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Puerto Rico Update: How One NGO Is Helping The Island Rebuild After Hurricane Maria


Puerto Rico faces a daunting struggle to recover after being devastated by Hurricane Maria this week. The power grid all across Puerto Rico has been knocked out, leaving its almost 3.5 million residents without power, potentially for months. And now in northwest Puerto Rico, 70,000 people were hurried to evacuate because a dam there is at risk of failing. The U.S. National Weather Service calls it a, quote, "really, really dire situation." We're joined now by Michael Fernandez. He's executive director of us CARAS, a nonprofit that's been helping in recovery and is based in Puerto Rico.

Mr. Fernandez, thanks for being with us. What are your immediate needs right now?

MICHAEL FERNANDEZ: We have all sorts of immediate needs. Just now I was still walking through waist-high water that, by now, is completely black and full of contamination and bacteria, to get medicine in to some of the people who are inside of the communities. So you know, we have to - we're still getting organized to really assess the situation. And we believe the government is doing a good job in partnership with the National Guard and the Army. And we know the Marines and the Coast Guard and, you know, everybody is coming in between yesterday and today. So hopefully, this will help to open the streets. But we still had no information of the west and the center of the island until yesterday afternoon because it was the first time that helicopters could actually fly over to see what was going on because we had no communication.

SIMON: How do people live without power?

FERNANDEZ: You know, it's something that we have gotten used to. Obviously, we have had hurricanes before. You just - I think that our whole nation, we just need to reset our timeframe completely and just understand that this is a completely new life that we have to start living. And we know it's going to take no less than four to six months before more than 70 percent of the population gets electricity. Right now, we're more worried about water because we have no water...

SIMON: Yeah.

FERNANDEZ: ...And it's because there is no electricity. But I was informed by the National Guard that we we're getting a ship coming in from the Navy with generators and diesel to be able to turn on the water pumps. We also need pumps to extract water. There's water everywhere, you know. And now I'm starting to see it, for the first time, the water to go down. But in rural areas, in an urban areas, flatlands, highlands - there is flooding everywhere. And gradually now, the water is starting to recede. So if the - I think not having water is more challenging than not having electricity.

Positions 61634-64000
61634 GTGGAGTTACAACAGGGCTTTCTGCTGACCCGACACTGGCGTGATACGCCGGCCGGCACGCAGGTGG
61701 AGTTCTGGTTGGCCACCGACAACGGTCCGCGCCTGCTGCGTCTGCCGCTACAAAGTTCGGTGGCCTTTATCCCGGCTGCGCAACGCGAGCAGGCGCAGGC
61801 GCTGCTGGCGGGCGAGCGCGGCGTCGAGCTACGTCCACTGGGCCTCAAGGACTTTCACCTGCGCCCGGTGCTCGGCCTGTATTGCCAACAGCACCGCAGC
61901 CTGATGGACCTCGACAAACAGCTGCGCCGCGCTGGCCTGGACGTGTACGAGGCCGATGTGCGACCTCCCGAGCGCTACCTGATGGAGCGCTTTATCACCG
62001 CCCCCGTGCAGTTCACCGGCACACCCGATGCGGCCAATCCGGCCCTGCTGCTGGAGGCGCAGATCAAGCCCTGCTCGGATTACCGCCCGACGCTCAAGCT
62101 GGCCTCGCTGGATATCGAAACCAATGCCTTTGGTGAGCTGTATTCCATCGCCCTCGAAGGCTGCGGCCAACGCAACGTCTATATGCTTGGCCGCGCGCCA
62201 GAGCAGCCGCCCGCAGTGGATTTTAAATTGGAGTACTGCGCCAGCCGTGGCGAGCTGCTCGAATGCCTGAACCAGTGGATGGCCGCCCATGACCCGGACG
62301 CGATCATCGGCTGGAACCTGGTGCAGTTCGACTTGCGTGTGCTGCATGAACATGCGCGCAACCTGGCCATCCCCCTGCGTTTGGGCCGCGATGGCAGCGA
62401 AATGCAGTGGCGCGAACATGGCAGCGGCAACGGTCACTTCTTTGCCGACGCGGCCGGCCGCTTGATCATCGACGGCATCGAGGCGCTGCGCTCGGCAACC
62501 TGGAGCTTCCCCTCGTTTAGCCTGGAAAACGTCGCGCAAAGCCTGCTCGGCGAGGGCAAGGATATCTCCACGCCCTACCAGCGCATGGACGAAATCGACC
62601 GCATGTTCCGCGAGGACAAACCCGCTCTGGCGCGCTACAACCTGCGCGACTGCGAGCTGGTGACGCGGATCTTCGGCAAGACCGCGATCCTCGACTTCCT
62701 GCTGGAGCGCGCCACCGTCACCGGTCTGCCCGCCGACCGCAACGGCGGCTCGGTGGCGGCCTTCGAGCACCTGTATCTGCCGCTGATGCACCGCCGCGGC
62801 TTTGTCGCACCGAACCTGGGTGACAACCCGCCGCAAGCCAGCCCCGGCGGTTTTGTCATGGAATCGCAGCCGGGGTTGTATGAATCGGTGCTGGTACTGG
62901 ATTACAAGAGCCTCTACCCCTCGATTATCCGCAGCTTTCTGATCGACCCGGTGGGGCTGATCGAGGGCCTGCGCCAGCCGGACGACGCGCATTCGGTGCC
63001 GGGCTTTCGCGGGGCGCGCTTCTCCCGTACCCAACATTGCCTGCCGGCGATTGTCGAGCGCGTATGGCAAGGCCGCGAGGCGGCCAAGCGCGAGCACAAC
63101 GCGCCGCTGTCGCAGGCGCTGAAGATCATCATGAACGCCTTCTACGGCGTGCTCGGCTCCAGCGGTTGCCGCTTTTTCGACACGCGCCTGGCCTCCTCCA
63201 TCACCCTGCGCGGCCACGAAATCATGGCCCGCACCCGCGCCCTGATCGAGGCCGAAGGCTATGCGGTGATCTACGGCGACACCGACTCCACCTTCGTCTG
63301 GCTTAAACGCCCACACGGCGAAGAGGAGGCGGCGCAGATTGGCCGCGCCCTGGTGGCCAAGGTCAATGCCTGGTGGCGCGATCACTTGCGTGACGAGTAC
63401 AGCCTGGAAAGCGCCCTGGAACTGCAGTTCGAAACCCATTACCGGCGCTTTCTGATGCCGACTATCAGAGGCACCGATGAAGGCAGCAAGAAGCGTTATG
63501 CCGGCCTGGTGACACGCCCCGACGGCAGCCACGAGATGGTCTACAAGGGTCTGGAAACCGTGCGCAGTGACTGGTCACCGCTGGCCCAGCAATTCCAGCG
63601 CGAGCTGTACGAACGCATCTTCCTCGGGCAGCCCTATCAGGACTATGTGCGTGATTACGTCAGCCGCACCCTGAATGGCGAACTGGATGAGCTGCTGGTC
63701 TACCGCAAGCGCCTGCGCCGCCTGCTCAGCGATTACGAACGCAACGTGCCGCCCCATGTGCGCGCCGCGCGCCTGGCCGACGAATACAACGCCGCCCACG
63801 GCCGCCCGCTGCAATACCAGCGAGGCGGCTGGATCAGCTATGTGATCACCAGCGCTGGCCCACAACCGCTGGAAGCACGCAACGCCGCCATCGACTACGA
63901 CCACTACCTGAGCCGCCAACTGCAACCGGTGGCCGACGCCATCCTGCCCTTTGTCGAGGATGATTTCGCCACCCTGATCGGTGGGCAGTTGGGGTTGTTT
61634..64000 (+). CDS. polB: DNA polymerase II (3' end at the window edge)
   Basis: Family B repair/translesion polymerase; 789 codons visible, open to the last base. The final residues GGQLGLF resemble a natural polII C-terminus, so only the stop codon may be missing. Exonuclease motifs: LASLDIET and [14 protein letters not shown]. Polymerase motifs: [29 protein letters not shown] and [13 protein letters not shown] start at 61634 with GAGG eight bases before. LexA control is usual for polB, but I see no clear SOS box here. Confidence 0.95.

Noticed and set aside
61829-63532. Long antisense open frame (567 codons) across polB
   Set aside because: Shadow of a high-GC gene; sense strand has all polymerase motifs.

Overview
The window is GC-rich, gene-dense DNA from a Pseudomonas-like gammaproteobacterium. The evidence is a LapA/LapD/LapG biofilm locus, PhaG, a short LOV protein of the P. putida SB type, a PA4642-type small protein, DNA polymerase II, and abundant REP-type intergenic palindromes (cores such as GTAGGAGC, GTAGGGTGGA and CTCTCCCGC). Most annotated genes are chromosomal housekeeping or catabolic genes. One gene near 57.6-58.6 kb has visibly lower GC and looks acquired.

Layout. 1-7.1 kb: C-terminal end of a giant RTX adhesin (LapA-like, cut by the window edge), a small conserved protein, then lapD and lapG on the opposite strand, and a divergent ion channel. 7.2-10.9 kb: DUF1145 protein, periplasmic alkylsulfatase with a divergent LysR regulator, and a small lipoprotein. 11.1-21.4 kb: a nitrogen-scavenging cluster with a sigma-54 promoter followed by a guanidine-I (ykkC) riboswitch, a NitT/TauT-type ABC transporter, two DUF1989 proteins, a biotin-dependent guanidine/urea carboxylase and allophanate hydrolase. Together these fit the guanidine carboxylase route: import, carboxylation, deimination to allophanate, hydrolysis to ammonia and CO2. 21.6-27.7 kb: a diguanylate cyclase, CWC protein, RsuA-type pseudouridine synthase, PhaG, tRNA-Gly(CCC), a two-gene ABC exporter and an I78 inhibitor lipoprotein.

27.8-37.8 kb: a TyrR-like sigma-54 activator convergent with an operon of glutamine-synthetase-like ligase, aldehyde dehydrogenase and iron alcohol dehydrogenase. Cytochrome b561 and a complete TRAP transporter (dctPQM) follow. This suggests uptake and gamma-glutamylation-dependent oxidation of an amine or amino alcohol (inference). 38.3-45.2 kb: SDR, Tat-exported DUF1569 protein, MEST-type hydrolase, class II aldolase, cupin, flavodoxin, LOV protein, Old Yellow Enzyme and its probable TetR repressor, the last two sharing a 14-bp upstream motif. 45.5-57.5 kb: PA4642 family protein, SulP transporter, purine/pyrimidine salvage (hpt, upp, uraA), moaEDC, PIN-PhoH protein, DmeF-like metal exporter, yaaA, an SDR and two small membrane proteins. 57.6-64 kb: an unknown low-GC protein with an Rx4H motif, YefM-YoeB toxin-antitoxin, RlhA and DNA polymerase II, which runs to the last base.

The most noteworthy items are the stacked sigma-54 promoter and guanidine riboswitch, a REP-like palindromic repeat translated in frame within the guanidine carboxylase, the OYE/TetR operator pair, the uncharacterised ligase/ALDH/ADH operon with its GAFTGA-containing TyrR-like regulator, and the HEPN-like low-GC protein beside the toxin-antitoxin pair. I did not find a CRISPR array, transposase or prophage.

SIMON: Mr. Fernandez, do you know anything about this vulnerable dam in the northwest of Puerto Rico?

FERNANDEZ: Well, the big problem that we're having has been a lake called Guajataca. It's a reservoir, and they can't open the compartments so that the water can go out because there's too much pressure. It's a very old dam, and so it's just not working. And there is so much water - they're very worried that the dam will give way. So they have evacuated two main towns and all the communities or neighborhoods that live around the lake.

Where I work, in the neighboring town, they had to open the gates to the dam because of overflooding. And we had a situation similar to what happened in Texas with Harvey. So many towns and communities were flooded. Several hours after the hurricane, I left just because there was so much water that had come in from the mountain and in from the ocean. And so you know, many people lost their lives in that process because we didn't even have the generators to sound off the alarms. It's just very overwhelming to try to grasp, you know, everything that's going on.

SIMON: Michael Fernandez is executive director of CARAS in the Americas. Thanks so much.

FERNANDEZ: Thank you, guys. Transcript provided by NPR, Copyright NPR.